[1860-5397-17-10-2]

Figure 2: Analysis of the supramolecular polymerization of II by A: CD-spectra of a 25 µM solution in TRIS buffer (20 mM, pH 7.4) containing different concentrations of NaCl; B: TEM micrograph of a negatively stained 25 µM solution in TRIS buffer (20 mM, pH 7.4) containing 100 mM NaCl; C: Cryo-TEM micrograph of a 50 µM solutions in PBS buffer (−/−), pH 7.4 containing 100 mM NaCl.

In order to compare the morphology of the self-assembled sulfated compound II with the TEG-decorated compound I, TEM and cryo-TEM experiments were performed (Figure 2B and 2C). Based on the outcome from CD spectroscopy, we decided to carry out the TEM experiments in solutions of neutral pH and physiological ionic strength, to efficiently screen the repulsive charges at the surface of the sulfated dendritic peptide amphiphile II. For the dry TEM experiments we preferred 10 mM or 20 mM TRIS buffer containing 100 mM NaCl, over the phosphate buffer in PBS, since TRIS is known to avoid artefacts due to phosphate salts [42,43]. Cryo-TEM experiments were performed using solutions of II in PBS (−/−, containing 100 mM NaCl). All TEM and cryo-TEM micrographs clearly demonstrated the formation of long rigid rods in the range of several hundred nanometers (Figure 2B,C, and Figure S4 in Supporting Information File 1). These results thus confirm our conclusions from CD spectroscopy and prove an ionic strength-dependent β-sheet ordering in neutral or anionic sulfated dendritic peptides. Under physiological conditions, supramolecular polymer formation with a length of several hundred nanometers is observed at monomer concentrations as low as 25 µM.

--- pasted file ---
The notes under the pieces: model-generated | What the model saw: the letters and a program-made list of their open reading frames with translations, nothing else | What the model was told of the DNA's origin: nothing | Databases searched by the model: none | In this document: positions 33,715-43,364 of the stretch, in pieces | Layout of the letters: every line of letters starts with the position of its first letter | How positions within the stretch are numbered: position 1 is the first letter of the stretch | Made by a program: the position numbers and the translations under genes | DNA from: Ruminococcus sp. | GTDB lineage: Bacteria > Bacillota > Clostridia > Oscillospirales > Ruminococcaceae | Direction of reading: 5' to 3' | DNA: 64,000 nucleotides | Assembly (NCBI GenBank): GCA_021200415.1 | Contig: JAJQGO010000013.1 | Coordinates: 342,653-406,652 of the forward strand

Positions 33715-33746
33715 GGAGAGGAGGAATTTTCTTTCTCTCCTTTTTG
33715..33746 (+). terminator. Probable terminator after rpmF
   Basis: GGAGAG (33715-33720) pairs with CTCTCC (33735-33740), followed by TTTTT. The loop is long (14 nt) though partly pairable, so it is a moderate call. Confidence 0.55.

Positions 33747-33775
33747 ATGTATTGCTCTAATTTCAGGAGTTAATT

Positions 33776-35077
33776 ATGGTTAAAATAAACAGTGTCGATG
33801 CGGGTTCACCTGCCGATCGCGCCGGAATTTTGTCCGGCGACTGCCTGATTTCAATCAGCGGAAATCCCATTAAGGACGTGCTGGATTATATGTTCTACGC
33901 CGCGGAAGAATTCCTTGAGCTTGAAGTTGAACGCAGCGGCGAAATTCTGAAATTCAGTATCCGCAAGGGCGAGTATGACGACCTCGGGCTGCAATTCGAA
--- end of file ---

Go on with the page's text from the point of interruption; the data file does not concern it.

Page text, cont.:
Evaluation of the L-selectin binding efficacy

The L-selectin binding behavior of the sulfated supramolecular polymer resulting from II was assessed using a competitive surface plasmon resonance (SPR) binding assay, whereby neutral supramolecular polymers of I were used as control experiment. L-Selectin-coated gold nanoparticles were incubated with analyte solutions of different concentrations and subsequently probed on an SPR-chip modified with immobilized sulfated tyrosine and sialyl-LewisX as model ligands. The resulting signal is referenced to a control experiment lacking the preincubation of L-selectin particles. Figure 3 summarizes the resulting dose–response curves.

[1860-5397-17-10-3]

Figure 3: Concentration-dependent relative L-selectin binding of the supramolecular polymers I and II in HEPES buffer (0.020 M, pH 7.4, with 0.150 M NaCl and 0.001 M CaCl2) measured by SPR. L-Selectin-coated nanoparticles were preincubated with solutions of the supramolecular polymers. Their affinity towards multimerized artificial ligands composed of sulfated tyrosine and sialyl-LewisX, immobilized on an SPR-chip was probed. The binding signal is plotted relative to a sample without preincubation (100%).